Observations About the 2022 Mid-Term Elections
As a person who majored in political science and has been engaged actively in public
Steven Jobs resignation from the CEO position at Apple has given all of us a moment to reflect on how profoundly, as reporter Walt Mossberg observed in the Thursday, August 25, 2011, issue of The Wall Street Journal, in a piece entitled “Job’s Legacy: Changing How We Live.” We Jobs was transformational in his work with Pixar animation and made Apple Computer one of the most valuable companies in the world, I will focus on what he accomplished at Apple Computer as a creator of great products and services.
Today, I have an I-Mac desktop computer, as does my wife, a MacBook Air laptop, as do my sons and my daughter, an I-Phone, as does my wife, and an I-Pod, as do every member of my family. My wife even has an I-Pad, so she can read her emails more easily.
I prepared this blog, along with most others, on my MacBook Air, which is my work computer, since I take it everywhere. It holds my PowerPoint presentations as well, and my Kindle software that enables me to read books anywhere I take my computer.
There are many things about the Apple technologies I do not like. There is an excessive drain on the batteries for the phone and the laptop. The address books and calendars among my laptop, desktop, and I-Phone, do not properly synchronize, in spite of what Apple has advertised. The touch screen on the I-Phone is unresponsive, when I am hot and sweaty on a hot, sunny day.
Nevertheless, Apple Computer, under Steven Jobs, has profoundly changed many lives, including mine, for the better, as Mossberg has pointed out. The I-Pod was the first Apple product I acquired. It amazes me to this day that I can have the equivalent of five old-time jukeboxes worth of music of my choice anywhere I take this tiny I-Pod, and that I can dock it in a little holder at home and have it play anywhere in the house. Jobs revolutionized music by enabling people to get individual songs of their choice from an online retail store legally, without buying albums and without having to search several retail outlets. The old 45 records are the closest comparison to the I-Pod, since one could buy his or her favorite song individually, but even there, the purchaser also had to buy a song on the flip side of the record, and had to shop at retail stores to get the records.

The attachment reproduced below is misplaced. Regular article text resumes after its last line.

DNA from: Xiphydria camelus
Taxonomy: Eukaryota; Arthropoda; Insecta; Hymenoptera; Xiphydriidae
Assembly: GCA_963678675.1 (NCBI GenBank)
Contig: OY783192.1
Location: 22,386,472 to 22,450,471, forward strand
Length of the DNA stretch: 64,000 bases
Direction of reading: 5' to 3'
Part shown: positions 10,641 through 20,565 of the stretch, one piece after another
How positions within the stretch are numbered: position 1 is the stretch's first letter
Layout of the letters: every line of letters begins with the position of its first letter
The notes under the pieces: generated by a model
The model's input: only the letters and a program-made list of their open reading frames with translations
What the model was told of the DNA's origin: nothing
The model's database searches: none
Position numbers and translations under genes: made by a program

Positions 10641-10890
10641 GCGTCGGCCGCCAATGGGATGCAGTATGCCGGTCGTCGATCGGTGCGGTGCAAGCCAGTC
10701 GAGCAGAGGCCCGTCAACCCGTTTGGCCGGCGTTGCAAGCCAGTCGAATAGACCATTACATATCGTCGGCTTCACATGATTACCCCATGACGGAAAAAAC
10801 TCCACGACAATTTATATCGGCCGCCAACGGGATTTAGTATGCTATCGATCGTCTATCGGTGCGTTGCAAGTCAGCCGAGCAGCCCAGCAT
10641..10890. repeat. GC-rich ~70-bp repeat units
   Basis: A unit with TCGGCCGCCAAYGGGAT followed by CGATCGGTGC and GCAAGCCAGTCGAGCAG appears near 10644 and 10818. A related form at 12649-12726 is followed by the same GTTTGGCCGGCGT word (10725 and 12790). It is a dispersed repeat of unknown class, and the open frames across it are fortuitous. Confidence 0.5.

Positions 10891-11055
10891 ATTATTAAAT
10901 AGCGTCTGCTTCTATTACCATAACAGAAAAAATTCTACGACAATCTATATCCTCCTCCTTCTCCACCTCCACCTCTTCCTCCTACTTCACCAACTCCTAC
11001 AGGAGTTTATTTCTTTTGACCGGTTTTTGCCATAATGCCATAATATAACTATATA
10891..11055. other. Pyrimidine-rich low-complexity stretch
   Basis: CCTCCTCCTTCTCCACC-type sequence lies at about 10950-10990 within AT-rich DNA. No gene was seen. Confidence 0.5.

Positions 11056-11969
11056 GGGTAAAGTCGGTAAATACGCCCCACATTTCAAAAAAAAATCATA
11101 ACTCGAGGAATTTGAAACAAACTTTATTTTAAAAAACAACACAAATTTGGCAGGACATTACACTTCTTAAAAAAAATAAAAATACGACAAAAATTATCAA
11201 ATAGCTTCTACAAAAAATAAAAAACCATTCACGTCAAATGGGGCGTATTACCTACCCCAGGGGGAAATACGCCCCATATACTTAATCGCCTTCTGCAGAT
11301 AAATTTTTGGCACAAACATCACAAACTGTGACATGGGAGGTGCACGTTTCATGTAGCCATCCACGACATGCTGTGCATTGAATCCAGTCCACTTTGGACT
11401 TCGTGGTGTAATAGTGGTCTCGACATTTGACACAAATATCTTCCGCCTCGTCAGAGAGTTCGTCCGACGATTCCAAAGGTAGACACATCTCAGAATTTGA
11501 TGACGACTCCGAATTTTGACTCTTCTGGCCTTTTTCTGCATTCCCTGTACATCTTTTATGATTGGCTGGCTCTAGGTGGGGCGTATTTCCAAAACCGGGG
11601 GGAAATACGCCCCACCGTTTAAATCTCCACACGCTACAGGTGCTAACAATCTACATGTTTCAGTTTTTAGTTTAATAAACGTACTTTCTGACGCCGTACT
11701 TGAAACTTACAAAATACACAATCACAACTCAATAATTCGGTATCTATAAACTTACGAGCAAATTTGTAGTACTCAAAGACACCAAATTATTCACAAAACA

The MacBook Air is a lightweight device of excellent quality, but, more importantly, it is supported by an excellent service organization that, for a flat annual fee, is able to deliver great telephone and in-store support with scheduled appointments or emergency support. The Apple service capability, more than the quality of the computers and software, is what caused me to switch from a PC to a MacBook when I left Pitney Bowes.
The I-Phone has changed my life in many ways. The instant access to e-mails, to a full address book, and to a calendar enable me to do business anywhere. The location service software has enabled me to find my way around places when walking, as well as driving, because of its GPS features. It has replaced my clock radio and the hotel wake-up call as my alarm clock. It has also become my camera and my snapshot album. It enables me to keep track of major news and sports items, and to look up information anywhere I can get on the Internet. It will become extremely important as a repository for health records once clinicians, hospitals, and labs become as automated as pharmacies.
When I was in a rural part of Italy this summer in which my cell phone service and my Internet coverage was spotty, I was reminded of how we now take for granted relative to Jobs’ contribution to our lives. As I see stories about the uprisings in the Arab countries and in other parts of the world, I became even more appreciative of the degree to which the handheld devices Jobs invented put so much power in the hands of individuals that he has changed political systems and how people get elected and govern.
There are only a few people who leave that kind of imprint during their lives. It is unfortunate that his health does not enable him to continue as CEO, but I hope that he finds the energy to keep contributing to our society and transforming it for the better.